By BILL ARCHER
Bluefield Daily Telegraph
In a hurry-up, rush-rush world, it’s often refreshing to step back in time and remember a simpler time when the world operated at a slower pace and everyone took time to savor life. As I was rushing around early last week, I stopped to visit my friend, Ed Shepard who has operated the old Union 76 service station at the corner of Wyoming and McDowell streets in Welch for more than 60 years. When I set foot in the office, I was in a hurry, but when I left, I had nothing but time on my hands.
Ed was a member of Edson’s Raiders — the 1st U.S. Marine Corps Raider Battalion — and survived the battles of Guadalcanal, Tulagi, New Britain, Peleliu and Okinawa. He survived the war, and returned home to serve his community — Welch. He worked for a couple of years at the service station that he would later own, and during the three-score years that followed, he has stood his post while the world around him changed.
When he first came to the station, it was a Pure Oil station. He saw management people during the time the station was leased to Pure, but when the company name changed from Pure to Union 76, his contact with company management people ceased. Ed Shepard doesn’t have gasoline for sale in his service station these days, but he has something much more valuable. He has memories of a life spent in service.
“By the time I was 21, I had seen more of the world than most people will see in a lifetime,” Ed said. He didn’t need to say anything more.
On Sunday afternoons when I was a teenager, I took my bicycle to the concrete slabs of I-70 as highway construction crews were in the process of building that highway through southwestern Pennsylvania. At first, I could only ride my bike a few hundred yards, but in time, I could ride as far as a mile all the way down to what would become known as “Radar Hollow,” after the interstate opened.
There was a little Gulf station outside of town that was owned by a man named Essie. He had two stations, the one at the Claysville, Pa., exit and another on U.S. Route 40, closer to Little Washington. After I got my driver’s license, I used to buy my gasoline at Essie’s Gulf. My dad had a rule that if I used the car, I had to put gas in it before I came back home. I admit that sometimes I returned pop bottles in exchange for gas at Essie’s Gulf, but I observed my dad’s rules.
At some point when I was still in high school, the station changed hands and became affiliated with the Pure Oil station in Rooney’s Point, W.Va. I was familiar with that station from a time when I was very young. My dad had stopped there to ask for directions to a farm near there, and while he was talking to a fellow, I dropped a couple of nickels into a slot machine near the door. I don’t know what amazed me most about that moment — whether I learned that there was a slot machine in West Virginia or that a 10-year-old kid could play it. I didn’t win, and I never put money in a slot machine again.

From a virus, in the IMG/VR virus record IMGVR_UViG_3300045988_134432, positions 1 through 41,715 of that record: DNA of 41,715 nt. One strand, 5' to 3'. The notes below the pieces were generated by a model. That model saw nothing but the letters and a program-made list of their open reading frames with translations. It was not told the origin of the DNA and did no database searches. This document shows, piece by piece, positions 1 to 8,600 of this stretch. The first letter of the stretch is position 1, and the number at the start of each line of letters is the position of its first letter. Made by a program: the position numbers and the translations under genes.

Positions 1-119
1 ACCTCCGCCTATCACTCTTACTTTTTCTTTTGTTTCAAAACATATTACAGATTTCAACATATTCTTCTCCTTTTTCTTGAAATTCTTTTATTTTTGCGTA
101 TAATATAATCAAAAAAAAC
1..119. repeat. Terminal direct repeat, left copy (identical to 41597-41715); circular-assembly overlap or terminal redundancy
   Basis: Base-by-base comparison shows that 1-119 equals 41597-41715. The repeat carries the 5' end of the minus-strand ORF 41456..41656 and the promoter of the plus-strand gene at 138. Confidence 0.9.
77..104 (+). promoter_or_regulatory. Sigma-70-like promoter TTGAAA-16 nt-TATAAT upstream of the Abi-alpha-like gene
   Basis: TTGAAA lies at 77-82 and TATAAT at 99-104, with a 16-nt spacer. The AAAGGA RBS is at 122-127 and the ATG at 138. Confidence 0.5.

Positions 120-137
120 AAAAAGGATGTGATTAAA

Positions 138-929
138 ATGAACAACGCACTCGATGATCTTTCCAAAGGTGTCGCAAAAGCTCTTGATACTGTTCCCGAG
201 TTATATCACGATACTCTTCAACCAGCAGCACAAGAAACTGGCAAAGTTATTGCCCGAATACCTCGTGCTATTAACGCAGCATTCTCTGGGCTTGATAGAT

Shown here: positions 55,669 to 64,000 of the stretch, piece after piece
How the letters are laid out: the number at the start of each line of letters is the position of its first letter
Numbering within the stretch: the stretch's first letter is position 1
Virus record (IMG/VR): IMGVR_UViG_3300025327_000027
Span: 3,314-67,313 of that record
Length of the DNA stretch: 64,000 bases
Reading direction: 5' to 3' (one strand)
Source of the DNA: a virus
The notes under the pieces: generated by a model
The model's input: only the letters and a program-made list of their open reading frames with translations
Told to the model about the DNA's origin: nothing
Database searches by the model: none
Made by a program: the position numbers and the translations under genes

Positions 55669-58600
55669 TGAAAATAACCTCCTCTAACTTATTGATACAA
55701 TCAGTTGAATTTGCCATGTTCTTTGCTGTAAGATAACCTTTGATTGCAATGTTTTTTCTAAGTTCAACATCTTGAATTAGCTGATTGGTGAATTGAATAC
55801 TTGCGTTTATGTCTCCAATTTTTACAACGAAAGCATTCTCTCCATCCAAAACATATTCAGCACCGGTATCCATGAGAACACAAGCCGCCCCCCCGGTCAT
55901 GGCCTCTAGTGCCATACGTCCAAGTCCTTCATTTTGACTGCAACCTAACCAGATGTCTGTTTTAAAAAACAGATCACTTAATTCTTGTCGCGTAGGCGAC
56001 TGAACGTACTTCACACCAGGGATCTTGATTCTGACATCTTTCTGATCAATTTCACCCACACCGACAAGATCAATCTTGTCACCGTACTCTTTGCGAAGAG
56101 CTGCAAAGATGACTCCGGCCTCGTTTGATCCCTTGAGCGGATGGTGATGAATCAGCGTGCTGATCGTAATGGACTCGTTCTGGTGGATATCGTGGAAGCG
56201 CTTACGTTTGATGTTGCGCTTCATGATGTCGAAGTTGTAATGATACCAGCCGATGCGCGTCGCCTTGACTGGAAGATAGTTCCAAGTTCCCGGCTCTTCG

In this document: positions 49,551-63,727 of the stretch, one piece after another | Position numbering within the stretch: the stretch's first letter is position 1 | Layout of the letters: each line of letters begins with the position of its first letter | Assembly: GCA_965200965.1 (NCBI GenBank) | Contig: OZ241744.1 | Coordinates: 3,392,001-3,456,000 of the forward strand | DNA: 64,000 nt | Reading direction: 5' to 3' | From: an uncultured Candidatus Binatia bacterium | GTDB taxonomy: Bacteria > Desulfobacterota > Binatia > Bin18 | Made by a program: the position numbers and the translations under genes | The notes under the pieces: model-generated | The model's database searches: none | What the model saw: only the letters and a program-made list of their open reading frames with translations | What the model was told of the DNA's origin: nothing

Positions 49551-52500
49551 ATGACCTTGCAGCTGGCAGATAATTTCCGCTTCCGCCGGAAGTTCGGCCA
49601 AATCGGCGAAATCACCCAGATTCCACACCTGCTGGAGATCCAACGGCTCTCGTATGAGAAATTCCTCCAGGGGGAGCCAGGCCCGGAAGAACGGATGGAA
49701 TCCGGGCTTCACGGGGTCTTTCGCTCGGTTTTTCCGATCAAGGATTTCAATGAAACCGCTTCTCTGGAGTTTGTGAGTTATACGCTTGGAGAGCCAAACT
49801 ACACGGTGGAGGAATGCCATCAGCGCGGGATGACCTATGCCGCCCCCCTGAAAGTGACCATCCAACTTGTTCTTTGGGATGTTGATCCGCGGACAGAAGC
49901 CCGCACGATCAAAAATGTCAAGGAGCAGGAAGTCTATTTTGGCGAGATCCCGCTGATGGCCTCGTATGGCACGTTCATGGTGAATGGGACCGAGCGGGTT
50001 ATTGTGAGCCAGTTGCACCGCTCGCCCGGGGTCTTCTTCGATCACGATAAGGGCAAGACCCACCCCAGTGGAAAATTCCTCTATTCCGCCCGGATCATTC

After I was unsuccessful in my first stab at college, the first full-time, non-farm work job I landed was as a pump jockey at the Pure Oil truck stop near my home in Claysville, Pa. I started out on the afternoon shift, and after I got the hang of it, I was pushed back to the hoot owl shift. In no time at all, the sounds of diesel engines idling, pinball machines rattling and ringing and air brakes being set served as the soundtrack of my life. The world I knew under the red firebird in the Pure Oil sign would soon change to the orange Union 76 ball. It was that sign that guided my tractor-trailer from city to city when I started driving a truck.
During my tenure as a pump jockey at Exit Two Truck Stop, I kept myself occupied through long winter, spring, summer and fall nights by imagining myself as the world’s greatest pump jockey. I made sure the ladder was sturdy when I climbed up to clean the windshields, and I always tried to clean the side glass and West Coast mirrors as good as I could. I even cleaned the bugs off the headlights to earn myself a spot on the pump jockey Olympic team.
But as I sat in Ed Shepard’s station, enjoying his stories ... every one of his stories ... I realized that no one could ever equal his personal commitment to serving his nation, his community and for following through on that commitment throughout all of those years.
As we sat there talking, a smile crossed my face and stayed there. I smiled because I knew in my heart that I was in the presence of someone who had done the work I wanted to do, and had done it well for more than six decades. Back in the 1960s, I understood that kind of a commitment, but I thought it would be impossible to achieve. But that was before I got a chance to talk with — really talk with — Ed Shepard.
Bill Archer is the Daily Telegraph’s senior editor. Contact him at email@example.com